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International Surrogacy Laws PDF Print E-mail

As social funding cuts hit across Europe, access to infertility services decreases (and prices greatly increase). As a result, increasingly more foreign couples are visiting Ukraine to arrange for gestational surrogacy.

While Ukrainian legislation is quite liberal, returning home with their child may present new problems because each country has different laws regarding what is allowed or forbidden in regards to surrogacy. Some countries ban surrogacy outright, including Germany, Sweden and France. Authorities in the U.K. have also been known to present legal roadblocks.

Despite the growth in international surrogacy, there is no international regulation of surrogacy or minimum standards to which nations must adhere. Moreover, there are no international conventions, or reciprocal arrangements for the recognition of the legal parentage of a child. Thus, a parental order obtained, for instance, in California will not be recognized in England.  

Some countries demand evidence that at least one parent of the child has a genetic relationship with the child, usually by DNA testing, while other countries insist on seeing the legal release of the child by the husband of any married surrogate (which makes the use of a single surrogate mother more attractive). Where surrogacy follows a gifted embryo and neither new parents are genetically linked obtaining citizenship and travel document becomes far more difficult and protracted, even into U.S. In any event, compliance with numerous regulations and formalities takes months and greatly adds to the stress of the intended parents.

The legal complexities of surrogacy make it essential that potential parents seek legal advice both in their home countries and in Ukraine. For your convenience, below we provide a brief overview of applicable international surrogacy laws:

Belgium

Altruistic surrogacy is legal in Belgium, but commercial surrogacy is illegal. And although altruistic surrogacy is technically legal, there is only one hospital taking in couples and there are extremely strict rules to get in. This makes a lot of couples seek treatment outside Belgium.

France

In France, Article 17/6 of the Civil Code makes void any agreement with a third party relating to procreation or gestation. In the Mennesson case, the highest court in France, the Cour de Cassation, ruled that that it was contrary to public policy to give effect to foreign surrogacy agreements. An appeal is currently being prepared by the intending parents to the European Court of Human Rights. Likewise, the French embassy’s website in Kyiv strongly warns its citizens against the practice, saying those who fail to comply with the ban may encounter "serious judicial and administrative problems" including possible criminal sanction.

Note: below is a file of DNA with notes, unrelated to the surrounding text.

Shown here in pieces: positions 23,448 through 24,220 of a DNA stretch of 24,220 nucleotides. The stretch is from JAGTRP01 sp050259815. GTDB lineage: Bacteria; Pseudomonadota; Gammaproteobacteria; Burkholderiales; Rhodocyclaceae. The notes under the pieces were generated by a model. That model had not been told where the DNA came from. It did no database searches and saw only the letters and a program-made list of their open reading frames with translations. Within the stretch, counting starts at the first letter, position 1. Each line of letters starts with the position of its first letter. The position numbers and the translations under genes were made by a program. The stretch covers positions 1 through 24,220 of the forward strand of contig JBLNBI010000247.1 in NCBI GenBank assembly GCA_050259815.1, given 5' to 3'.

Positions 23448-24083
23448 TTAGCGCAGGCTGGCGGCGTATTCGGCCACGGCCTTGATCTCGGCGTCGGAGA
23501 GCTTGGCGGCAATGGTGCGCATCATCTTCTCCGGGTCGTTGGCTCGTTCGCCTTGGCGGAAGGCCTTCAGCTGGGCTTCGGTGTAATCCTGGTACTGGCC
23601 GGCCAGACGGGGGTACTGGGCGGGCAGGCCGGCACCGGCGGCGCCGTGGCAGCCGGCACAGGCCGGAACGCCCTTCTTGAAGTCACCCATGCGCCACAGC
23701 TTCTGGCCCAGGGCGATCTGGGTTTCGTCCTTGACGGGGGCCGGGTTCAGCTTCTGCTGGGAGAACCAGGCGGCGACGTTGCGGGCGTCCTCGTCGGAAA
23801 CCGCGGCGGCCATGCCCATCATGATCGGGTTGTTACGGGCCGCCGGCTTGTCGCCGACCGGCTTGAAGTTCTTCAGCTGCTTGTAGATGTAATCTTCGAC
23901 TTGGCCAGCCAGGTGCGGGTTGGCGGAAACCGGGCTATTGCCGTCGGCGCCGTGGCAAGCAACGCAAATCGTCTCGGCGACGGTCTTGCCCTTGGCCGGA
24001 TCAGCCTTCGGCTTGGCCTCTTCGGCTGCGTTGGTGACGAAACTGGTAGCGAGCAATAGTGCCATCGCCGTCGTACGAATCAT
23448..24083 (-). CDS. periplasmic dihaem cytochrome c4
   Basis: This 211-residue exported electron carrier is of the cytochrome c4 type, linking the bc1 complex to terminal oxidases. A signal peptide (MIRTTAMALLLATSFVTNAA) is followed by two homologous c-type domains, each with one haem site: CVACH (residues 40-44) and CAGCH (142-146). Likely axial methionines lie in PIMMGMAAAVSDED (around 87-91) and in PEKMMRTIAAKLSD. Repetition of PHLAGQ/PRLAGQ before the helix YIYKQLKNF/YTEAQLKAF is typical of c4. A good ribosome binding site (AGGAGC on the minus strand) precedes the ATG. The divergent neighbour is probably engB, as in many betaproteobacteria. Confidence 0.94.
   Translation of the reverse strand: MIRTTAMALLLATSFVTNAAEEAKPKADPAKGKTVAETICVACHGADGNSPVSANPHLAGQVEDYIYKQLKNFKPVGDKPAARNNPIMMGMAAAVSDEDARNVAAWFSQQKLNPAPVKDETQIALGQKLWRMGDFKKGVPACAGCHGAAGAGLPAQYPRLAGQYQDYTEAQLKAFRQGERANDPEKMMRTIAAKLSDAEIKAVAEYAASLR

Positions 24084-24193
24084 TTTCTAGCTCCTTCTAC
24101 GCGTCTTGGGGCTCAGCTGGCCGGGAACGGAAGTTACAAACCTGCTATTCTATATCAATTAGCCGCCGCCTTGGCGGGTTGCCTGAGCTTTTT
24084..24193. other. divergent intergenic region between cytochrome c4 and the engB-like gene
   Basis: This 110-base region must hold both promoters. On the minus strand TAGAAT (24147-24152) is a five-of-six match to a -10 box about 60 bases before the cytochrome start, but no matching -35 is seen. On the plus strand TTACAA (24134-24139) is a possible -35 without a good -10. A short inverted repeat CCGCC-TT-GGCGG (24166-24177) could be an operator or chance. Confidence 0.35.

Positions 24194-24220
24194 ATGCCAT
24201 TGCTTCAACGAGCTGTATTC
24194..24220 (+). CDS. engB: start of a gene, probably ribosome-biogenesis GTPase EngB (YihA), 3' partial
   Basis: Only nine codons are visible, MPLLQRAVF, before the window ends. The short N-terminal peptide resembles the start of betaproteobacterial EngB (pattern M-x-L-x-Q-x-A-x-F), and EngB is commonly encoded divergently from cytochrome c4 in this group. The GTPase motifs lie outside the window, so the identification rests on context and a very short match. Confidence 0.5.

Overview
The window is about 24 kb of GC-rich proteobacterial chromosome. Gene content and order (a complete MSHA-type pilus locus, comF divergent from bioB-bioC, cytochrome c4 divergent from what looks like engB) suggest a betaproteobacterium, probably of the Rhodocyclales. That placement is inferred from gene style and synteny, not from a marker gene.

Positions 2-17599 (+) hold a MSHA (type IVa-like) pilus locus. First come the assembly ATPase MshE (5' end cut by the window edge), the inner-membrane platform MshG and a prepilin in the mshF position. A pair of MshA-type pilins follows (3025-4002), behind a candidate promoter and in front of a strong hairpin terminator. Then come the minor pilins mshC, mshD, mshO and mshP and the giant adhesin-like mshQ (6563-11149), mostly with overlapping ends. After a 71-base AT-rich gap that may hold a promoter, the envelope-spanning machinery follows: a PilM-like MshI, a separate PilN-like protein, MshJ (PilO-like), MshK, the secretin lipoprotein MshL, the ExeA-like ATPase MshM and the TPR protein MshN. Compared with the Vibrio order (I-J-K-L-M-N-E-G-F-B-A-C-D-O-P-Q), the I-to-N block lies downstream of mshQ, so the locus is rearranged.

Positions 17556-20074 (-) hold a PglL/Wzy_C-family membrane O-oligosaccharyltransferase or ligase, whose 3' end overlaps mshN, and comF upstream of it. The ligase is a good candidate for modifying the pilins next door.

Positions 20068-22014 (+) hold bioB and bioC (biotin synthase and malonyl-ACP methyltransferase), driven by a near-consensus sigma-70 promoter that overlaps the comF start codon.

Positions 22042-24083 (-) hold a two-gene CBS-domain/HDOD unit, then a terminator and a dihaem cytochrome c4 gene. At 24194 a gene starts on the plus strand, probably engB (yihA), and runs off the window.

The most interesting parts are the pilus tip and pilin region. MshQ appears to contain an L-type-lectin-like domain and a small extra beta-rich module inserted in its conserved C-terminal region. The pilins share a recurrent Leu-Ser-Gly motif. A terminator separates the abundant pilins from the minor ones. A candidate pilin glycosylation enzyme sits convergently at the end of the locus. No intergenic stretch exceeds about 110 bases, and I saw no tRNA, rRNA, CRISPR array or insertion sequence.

On the other hand, the Conseil d'Etat, the highest administrative court, provided an administrative means of recognizing foreign surrogacy agreements by overturning a decision of the French Consulate in India not to issue travel documents. The Conseil d'Etat has no jurisdiction over matters of parentage but nevertheless made an order which effectively made lawful a surrogacy agreement entered into overseas.

Germany

The German courts have held that surrogacy is a breach of Article 1 of the Constitution, which states that human dignity is inviolable. To make a human being the subject of a contract is impermissible under German law, including the use of a third party's body for the purposes of reproduction. The strict definition of motherhood under the German Civil Code also makes surrogacy arrangements impermissible.

Netherlands

The popular image of the Netherlands as a liberal bastion does not as yet extend to its approach to surrogacy. Altruistic surrogacy is legal in the Netherland, but commercial surrogacy is illegal. Entering or attempting to enter a surrogacy arrangement can be punished with imprisonment. Moreover, although altruistic surrogacy is technically legal, there are very few hospitals taking in couples and there are extremely strict rules to get in. This makes a lot of couples seek their treatment outside the Netherlands.

Sweden

Surrogacy is banned in Sweden, but Sweden recently took a step toward a possible lifting of its ban on surrogate motherhood, when the Riksdag’s Committee on Social Affairs recently voted by a wide majority on to authorize the government to carry out an inquiry into surrogate motherhood. Surrogacy in Sweden is on the right track, but still a very long way from liberalization.

United Kingdom